John L. Jackson, Jr., is Dean of the School of Social Policy & Practice and Richard Perry University Professor at the University of Pennsylvania. He earned his BA in Communication (Radio/TV/Film) from Howard University, completed his PhD in Anthropology from Columbia University, and served as a junior fellow at the Harvard University Society of Fellows before becoming Assistant Professor of Cultural Anthropology at Duke University.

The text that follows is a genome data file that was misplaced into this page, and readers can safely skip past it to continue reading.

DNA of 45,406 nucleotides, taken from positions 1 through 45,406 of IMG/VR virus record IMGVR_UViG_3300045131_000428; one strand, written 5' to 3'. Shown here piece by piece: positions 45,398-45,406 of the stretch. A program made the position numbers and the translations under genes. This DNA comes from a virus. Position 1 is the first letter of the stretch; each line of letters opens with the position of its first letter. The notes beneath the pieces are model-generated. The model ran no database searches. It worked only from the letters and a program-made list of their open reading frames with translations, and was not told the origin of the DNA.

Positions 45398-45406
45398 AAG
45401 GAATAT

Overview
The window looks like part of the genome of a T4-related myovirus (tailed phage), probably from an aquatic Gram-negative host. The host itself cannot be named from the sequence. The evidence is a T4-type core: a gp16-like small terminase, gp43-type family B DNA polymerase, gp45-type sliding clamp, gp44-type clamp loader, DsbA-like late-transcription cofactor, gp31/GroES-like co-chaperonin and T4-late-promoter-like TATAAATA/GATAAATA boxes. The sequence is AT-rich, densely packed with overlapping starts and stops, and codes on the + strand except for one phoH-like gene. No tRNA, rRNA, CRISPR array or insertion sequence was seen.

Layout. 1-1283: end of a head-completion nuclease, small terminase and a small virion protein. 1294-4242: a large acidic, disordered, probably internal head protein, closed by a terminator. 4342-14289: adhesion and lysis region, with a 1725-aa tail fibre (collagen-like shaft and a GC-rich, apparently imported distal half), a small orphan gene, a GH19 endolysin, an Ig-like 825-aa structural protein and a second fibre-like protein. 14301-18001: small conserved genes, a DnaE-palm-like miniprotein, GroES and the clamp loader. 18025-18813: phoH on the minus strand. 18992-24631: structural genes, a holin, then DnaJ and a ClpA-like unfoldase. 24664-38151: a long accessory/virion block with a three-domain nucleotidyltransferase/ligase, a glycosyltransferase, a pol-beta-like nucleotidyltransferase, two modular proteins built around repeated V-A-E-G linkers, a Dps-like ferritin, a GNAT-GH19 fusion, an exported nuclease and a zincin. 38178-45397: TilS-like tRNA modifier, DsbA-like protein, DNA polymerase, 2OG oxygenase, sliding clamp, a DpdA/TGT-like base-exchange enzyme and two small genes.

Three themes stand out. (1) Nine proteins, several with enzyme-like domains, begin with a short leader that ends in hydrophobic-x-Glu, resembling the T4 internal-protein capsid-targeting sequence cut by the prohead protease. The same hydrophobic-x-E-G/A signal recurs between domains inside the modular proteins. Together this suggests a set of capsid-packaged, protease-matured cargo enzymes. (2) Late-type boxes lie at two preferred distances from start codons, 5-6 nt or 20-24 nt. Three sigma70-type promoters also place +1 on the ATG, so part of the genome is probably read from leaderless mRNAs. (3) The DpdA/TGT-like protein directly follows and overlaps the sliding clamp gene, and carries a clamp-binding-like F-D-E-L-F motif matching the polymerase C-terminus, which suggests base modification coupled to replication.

He is the author of several books, including Harlemworld: Doing Race and Class in Contemporary Black America, Real Black: Adventures in Racial Sincerity, Racial Paranoia: The Unintended Consequences of Political Correctness, Thin Description: Ethnography and the African Hebrew Israelites of Jerusalem, Impolite Conversations: On Race, Politics, Sex, Money, and Religion (co-written with Cora Daniels), and Televised Redemption: Black Religious Media and Racial Empowerment (co-written with Carolyn Rouse and Marla Frederick). His is also editor of Social Policy and Social Justice. His most recently completed film, co-directed with Deborah A. Thomas, is Bad Friday: Rastafari after Coral Gardens (Third World Newsreel, 2012), and he is currently completing Making Sweet Tea: The Lives and Loves of Southern Black Gay Men, co-directed and co-produced with Nora Gross. John studies race, class and difference in contemporary urban America, and his work also critically explores how film and other non-traditional or multi-modal formats can be most effectively utilized in scholarly research projects, and he is one of the founding members of CAMRA, the University of Pennsylvania-based initiative organized around creating visual and performative research projects and producing rigorous criteria for assessing them. He lives in Philadelphia with his wife, Deborah Thomas, and their two children.